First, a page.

John Sterling speaks during the Yankees' World Series victory celebration at...

John Sterling speaks during the Yankees' World Series victory celebration at City Hall on Nov. 6, 2009. Credit: Getty Images

Suzyn Waldman, who knows John Sterling professionally better than anyone else does, summed things up nicely on Monday.

“Nothing will ever be the same,” she told Newsday shortly after her longtime Yankees radio partner announced his retirement. “It can’t be. Life goes on and we all go on, but nothing will ever be the same.

“He’s one of a kind. You can’t even describe his personality because that would diminish it. There will never be another person like that.”


That was the ride Sterling took Yankees fans on starting in 1989, when he brought his unique approach to sportscasting from Nets and Islanders games in the 1970s –and after a detour to Atlanta – up to the Bronx.

Sterling had plenty of detractors, who had some valid complaints. In the 2010s there were those in and around Yankees radio who were ready to move on from him altogether, which for a time was a real possibility.

His biggest failing was not so much anticipating calls that turned out to be wrong, which got most of the attention. It was that fans who actually listened live and relied on Sterling’s accounts of the action too often were not quite sure exactly what was going on.

But he and Waldman eventually outlasted their critics to the point that their iconic status secured their positions in the booth until they were ready to leave.

Sterling got to that point on Monday. He has had health problems, but in interviews with Newsday and elsewhere, he suggested he was worn down by the job and looking forward to doing other things with his time.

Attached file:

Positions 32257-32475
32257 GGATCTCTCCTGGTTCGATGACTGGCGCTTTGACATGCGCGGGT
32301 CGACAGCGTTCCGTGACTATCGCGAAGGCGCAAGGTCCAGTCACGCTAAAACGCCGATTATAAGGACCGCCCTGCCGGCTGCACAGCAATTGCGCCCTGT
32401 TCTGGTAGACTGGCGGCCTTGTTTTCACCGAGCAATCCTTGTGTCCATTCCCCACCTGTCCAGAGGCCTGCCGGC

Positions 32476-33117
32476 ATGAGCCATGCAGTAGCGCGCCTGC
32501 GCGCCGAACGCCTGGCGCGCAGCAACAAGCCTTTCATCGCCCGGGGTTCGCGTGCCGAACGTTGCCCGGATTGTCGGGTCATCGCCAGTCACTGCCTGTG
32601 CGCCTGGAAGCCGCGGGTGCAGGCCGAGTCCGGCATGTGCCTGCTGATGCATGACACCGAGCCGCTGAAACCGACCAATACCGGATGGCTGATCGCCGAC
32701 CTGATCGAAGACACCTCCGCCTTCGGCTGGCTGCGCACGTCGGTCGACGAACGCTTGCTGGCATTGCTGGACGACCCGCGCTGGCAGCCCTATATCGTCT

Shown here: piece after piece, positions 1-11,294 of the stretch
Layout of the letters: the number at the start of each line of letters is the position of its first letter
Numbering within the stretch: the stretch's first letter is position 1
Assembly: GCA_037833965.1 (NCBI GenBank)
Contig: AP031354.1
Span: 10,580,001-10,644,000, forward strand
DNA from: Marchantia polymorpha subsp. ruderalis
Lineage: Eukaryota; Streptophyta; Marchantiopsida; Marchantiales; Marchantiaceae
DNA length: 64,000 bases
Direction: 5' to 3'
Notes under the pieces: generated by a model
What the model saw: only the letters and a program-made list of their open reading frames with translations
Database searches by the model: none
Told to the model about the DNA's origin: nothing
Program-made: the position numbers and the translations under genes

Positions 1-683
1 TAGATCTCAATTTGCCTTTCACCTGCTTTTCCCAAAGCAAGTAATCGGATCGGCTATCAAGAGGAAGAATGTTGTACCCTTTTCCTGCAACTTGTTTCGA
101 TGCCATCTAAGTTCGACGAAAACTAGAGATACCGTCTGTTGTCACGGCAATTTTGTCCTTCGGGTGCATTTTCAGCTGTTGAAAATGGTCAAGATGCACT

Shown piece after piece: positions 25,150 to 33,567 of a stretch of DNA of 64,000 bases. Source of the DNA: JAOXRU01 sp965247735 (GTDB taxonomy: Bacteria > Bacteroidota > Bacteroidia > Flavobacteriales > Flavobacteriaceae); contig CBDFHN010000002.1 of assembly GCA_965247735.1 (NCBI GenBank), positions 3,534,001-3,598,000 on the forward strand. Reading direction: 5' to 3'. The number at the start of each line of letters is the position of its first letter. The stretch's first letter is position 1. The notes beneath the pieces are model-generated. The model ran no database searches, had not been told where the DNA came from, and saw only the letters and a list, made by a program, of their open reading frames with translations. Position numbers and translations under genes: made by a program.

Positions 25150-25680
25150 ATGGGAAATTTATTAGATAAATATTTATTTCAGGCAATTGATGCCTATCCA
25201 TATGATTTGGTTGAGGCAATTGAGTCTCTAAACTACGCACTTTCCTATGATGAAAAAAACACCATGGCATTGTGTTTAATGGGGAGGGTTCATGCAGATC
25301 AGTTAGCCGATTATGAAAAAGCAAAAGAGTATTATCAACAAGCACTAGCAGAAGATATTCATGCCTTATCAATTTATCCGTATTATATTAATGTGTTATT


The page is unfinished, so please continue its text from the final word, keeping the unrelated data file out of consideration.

He told Newsday he “rued” the coming start of the season and soon realized he had enjoyed the autumn and winter more than he was enjoying early spring.

“If I had any guts, I would have quit on March 1,” he said.

In an interview on WFAN, he said, “I just don’t want to do any more work. I’ve worked for 64 years and in July I’ll be 86. So, let’s face it: My time has come.”

The irony of Sterling’s career arc is that for a technologically challenged 85-year-old, the 2020s were a sweet spot for his brand.

Fewer people, especially young ones, watch or listen to entire games like they used to, consuming sports in highlights, sound bites and social media posts.

Sterling’s shtick was a perfect fit for that. Colorful home run calls, shots of the booth while he punctuates victories, the occasional goofy conversational detour . . . that’s how a lot of people follow their media favorites these days.

Few characters fit that bill better than Sterling, a lifelong ham who is certain to have a grand time at the Stadium on Saturday when he is properly celebrated.

Quite simply: For most Yankees fans of the past 36 years, he has enhanced the overall experience of being a Yankees fan.

Generations of players have turned into fans themselves when it comes to the Sterling experience. Aaron Judge said on Monday that players anticipate his home run calls for newcomers, just as you and I do.

Derek Jeter, whose every major league at-bat was chronicled by Sterling, posted on “X” on Monday:

“Congrats to John Sterling on an amazing career. I’ve had the pleasure of listening to and working with John for decades. He is a major part of Yankee history and will be greatly missed.”

Some of us are old enough to remember his even wackier 1970s persona, when he was a volatile sports talk host in the pre-WFAN days and famously celebrated goals for the home team with, “Islanders goal! Islanders goal! Islanders goal!”

Brendan Burke, the current Islanders TV play-by-play man, paid tribute to Sterling on Monday by calling the final Islanders goal of the regular season in that style.

(Burke’s name is certain to come up as a potential replacement for Sterling, but when analyst Butch Goring floated that idea on the air, Burke would not touch it.)

However the Yankees and WFAN choose to fill Sterling’s spot, they should keep Waldman in the booth as a nod to tradition and to her own unique persona, and give her the play-by-play reps she did not get with Sterling sitting beside her.

But as Waldman herself said, “Nothing will ever be the same. It can’t be.”


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